We were so lucky. Two days before New Year’s Eve, my daughter and I discovered a rescue dog up for adoption during an “I am so bored” trip. It seems about a dozen (by my memory) dogs were taken from an area puppy mill. I was drawn instantly to the tiny — only 6 pounds of shivering white-and-black fur — toy fox terrier. I couldn’t stop staring at her as she curled up into the smallest ball she could possibly make, perhaps trying to make herself disappear.

My heart was broken. We left after asking to cuddle her. I needed to talk to my husband. I dragged him to the store the next day. And the next. “No, we can’t,” we both said. “We already have a high-maintenance dog.”

We were lying to ourselves. We both knew we were in love. So on Jan. 2, 2020, Penny Love came into our lives. And we are all head-over-heels, hopelessly adoring what I am now calling “the most perfect dog in the entire world.”

So 2020 started auspiciously, but quickly tanked. But through all the stress, the fear, the anger and the depression, my little Penny has been by my side, giving and getting more love (and maybe more walks) than she ever had in her approximately two years of life. The nasty (I actually would prefer to use a stronger word, but won’t) previous owners hadn’t even named her. She was just a breeder.

The past few months, we were not alone in finding comfort and solace with pets. But as we all transition back into a semblance of normalcy and start leaving the house for work and chores, I’m afraid pets all over are going to be devastated that their human companions aren’t around.

The ASPCA has suggestions that might help. I am still working from home 90% of the time, but I am already worried about Penny and her companion, our other dog Riley (who has calmed down and apparently LOVES having a sister around).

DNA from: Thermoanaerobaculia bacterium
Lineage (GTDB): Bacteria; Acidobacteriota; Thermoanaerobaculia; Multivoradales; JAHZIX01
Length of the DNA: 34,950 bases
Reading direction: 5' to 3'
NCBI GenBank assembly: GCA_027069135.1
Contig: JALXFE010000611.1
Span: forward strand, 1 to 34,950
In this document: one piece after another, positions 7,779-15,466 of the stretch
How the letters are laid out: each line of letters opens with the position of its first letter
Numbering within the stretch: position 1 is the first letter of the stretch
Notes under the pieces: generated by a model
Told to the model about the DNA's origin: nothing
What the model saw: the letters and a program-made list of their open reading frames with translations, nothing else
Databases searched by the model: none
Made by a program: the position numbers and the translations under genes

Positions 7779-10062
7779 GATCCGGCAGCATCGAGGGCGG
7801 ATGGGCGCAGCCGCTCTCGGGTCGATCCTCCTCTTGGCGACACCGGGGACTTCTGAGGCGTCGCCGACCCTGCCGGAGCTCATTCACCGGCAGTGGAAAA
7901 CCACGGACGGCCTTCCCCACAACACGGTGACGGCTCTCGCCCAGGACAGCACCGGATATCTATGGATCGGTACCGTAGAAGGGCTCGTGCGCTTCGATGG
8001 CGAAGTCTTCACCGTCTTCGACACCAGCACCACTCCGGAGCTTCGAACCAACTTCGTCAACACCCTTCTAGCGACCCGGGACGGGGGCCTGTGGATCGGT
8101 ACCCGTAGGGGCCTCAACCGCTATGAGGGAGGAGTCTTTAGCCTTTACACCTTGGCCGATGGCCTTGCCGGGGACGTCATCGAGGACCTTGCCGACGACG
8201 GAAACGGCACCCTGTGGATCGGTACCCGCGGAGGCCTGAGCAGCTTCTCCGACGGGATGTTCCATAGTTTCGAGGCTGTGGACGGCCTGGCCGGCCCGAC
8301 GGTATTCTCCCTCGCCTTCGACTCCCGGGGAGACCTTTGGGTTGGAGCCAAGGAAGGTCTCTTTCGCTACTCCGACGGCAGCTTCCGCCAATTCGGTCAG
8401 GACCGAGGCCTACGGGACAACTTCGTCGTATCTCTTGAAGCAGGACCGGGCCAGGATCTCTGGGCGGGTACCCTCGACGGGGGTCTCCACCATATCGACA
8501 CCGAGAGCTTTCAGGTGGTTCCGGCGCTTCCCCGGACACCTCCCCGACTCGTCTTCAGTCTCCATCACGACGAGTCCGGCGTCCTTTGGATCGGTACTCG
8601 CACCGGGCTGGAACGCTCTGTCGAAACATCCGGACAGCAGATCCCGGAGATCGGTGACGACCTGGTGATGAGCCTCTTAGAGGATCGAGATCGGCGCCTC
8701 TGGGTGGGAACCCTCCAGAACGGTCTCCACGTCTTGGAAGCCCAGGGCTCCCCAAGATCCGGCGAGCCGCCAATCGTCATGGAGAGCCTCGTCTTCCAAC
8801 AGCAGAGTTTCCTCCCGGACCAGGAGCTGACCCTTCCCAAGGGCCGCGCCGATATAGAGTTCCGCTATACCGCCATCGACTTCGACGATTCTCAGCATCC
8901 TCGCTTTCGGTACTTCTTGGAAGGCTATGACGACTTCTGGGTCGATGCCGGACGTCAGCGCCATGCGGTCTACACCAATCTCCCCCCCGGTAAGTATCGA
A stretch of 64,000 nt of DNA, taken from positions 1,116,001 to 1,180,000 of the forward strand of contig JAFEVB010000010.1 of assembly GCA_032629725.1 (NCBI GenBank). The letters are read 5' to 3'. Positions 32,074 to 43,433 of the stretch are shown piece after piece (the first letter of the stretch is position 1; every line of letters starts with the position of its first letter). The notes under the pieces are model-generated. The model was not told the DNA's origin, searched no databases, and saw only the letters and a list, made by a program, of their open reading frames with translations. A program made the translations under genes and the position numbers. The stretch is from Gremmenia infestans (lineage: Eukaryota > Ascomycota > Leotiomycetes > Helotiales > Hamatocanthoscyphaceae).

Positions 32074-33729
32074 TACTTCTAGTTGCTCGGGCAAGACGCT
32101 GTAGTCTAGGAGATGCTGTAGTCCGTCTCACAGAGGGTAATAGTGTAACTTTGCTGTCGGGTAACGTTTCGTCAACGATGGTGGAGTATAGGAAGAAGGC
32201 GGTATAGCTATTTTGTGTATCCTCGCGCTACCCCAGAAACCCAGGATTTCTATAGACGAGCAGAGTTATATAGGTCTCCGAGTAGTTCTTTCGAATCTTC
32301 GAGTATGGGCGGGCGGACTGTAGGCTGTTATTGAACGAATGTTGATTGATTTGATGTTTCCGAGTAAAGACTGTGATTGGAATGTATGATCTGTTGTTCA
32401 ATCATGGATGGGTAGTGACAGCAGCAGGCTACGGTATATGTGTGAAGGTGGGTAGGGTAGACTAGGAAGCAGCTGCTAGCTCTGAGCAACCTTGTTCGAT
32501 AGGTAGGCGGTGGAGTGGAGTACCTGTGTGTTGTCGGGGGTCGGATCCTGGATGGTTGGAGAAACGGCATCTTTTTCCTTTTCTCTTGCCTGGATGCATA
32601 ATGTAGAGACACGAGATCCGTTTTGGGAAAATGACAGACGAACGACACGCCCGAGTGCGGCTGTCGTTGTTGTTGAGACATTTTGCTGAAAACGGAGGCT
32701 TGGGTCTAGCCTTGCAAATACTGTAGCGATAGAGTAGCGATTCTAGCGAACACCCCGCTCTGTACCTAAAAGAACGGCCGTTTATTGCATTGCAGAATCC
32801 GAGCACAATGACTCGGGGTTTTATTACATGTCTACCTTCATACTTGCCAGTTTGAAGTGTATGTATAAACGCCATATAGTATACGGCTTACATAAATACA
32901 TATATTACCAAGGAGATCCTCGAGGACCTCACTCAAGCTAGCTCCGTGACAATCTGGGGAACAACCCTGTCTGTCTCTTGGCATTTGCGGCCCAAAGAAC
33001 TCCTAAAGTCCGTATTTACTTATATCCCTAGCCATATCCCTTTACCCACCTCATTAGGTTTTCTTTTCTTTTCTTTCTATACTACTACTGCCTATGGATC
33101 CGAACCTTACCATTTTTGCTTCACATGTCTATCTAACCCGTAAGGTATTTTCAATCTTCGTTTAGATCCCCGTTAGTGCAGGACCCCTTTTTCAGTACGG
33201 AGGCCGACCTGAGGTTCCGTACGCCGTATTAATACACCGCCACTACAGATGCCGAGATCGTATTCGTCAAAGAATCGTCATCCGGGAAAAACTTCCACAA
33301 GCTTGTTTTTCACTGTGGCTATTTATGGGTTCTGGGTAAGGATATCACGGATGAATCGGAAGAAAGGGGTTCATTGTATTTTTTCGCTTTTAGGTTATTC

I started googling and here are some of the tips from the ASPCA to help your animals cope with separation anxiety:

Take strolls outside without your pet so you can make sure it is comfortable when you’re away.

Make sure there is a cozy spot for your cat or dog to nap alone (your lap will no longer be available).

Buy some interactive food-puzzles and other toys to keep your pet(s) occupied. (A caveat from me on that tip. My “Dog No. 1” sometimes can’t help herself. She will aggressively steal a chewie from Penny. I don’t want that to happen when I’m away).

If you sense your pet is distressed, check around. Many pet behaviorists and trainers are offering virtual appointments.

Penny and Riley are a part of our family and our life. I am torn about not being homebound not because I wasn’t going stir crazy, but because I will miss those two little girls. Even though times were scary and tough, they were there, begging for treats and playing with their stuffed toys.

Maybe I can start bringing both with me to the office.

Contact this reporter at editor@westlifenews.com or 440-871-5797.

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